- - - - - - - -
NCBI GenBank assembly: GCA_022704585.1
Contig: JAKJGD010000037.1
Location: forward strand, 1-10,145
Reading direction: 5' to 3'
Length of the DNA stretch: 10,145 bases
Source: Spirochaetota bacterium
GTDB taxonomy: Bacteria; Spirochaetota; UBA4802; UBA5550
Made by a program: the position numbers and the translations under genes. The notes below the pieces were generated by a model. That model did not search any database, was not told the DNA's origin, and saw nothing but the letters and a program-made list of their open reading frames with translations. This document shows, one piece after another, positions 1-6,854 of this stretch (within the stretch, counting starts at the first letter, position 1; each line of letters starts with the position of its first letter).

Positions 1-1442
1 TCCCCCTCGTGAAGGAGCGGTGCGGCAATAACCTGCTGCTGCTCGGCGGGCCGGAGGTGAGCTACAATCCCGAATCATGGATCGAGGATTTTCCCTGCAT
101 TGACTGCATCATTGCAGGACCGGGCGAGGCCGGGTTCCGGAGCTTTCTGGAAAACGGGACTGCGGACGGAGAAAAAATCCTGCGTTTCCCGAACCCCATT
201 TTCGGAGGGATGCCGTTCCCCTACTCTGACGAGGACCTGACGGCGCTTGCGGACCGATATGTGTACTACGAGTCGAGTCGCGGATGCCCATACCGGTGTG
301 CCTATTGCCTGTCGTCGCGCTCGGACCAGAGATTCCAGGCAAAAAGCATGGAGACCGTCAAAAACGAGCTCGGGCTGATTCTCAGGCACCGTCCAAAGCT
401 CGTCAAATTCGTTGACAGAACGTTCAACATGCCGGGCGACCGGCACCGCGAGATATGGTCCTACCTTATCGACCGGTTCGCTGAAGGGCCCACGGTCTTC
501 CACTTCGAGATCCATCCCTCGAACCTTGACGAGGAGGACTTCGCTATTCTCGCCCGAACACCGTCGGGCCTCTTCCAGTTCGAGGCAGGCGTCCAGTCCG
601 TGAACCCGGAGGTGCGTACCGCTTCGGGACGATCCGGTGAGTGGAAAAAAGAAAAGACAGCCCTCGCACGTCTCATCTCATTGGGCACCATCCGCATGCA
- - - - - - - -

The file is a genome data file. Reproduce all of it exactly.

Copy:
NCBI GenBank assembly: GCA_022704585.1
Contig: JAKJGD010000037.1
Location: forward strand, 1-10,145
Reading direction: 5' to 3'
Length of the DNA stretch: 10,145 bases
Source: Spirochaetota bacterium
GTDB taxonomy: Bacteria; Spirochaetota; UBA4802; UBA5550
Made by a program: the position numbers and the translations under genes. The notes below the pieces were generated by a model. That model did not search any database, was not told the DNA's origin, and saw nothing but the letters and a program-made list of their open reading frames with translations. This document shows, one piece after another, positions 1-6,854 of this stretch (within the stretch, counting starts at the first letter, position 1; each line of letters starts with the position of its first letter).

Positions 1-1442
1 TCCCCCTCGTGAAGGAGCGGTGCGGCAATAACCTGCTGCTGCTCGGCGGGCCGGAGGTGAGCTACAATCCCGAATCATGGATCGAGGATTTTCCCTGCAT
101 TGACTGCATCATTGCAGGACCGGGCGAGGCCGGGTTCCGGAGCTTTCTGGAAAACGGGACTGCGGACGGAGAAAAAATCCTGCGTTTCCCGAACCCCATT
201 TTCGGAGGGATGCCGTTCCCCTACTCTGACGAGGACCTGACGGCGCTTGCGGACCGATATGTGTACTACGAGTCGAGTCGCGGATGCCCATACCGGTGTG
301 CCTATTGCCTGTCGTCGCGCTCGGACCAGAGATTCCAGGCAAAAAGCATGGAGACCGTCAAAAACGAGCTCGGGCTGATTCTCAGGCACCGTCCAAAGCT
401 CGTCAAATTCGTTGACAGAACGTTCAACATGCCGGGCGACCGGCACCGCGAGATATGGTCCTACCTTATCGACCGGTTCGCTGAAGGGCCCACGGTCTTC
501 CACTTCGAGATCCATCCCTCGAACCTTGACGAGGAGGACTTCGCTATTCTCGCCCGAACACCGTCGGGCCTCTTCCAGTTCGAGGCAGGCGTCCAGTCCG
601 TGAACCCGGAGGTGCGTACCGCTTCGGGACGATCCGGTGAGTGGAAAAAAGAAAAGACAGCCCTCGCACGTCTCATCTCATTGGGCACCATCCGCATGCA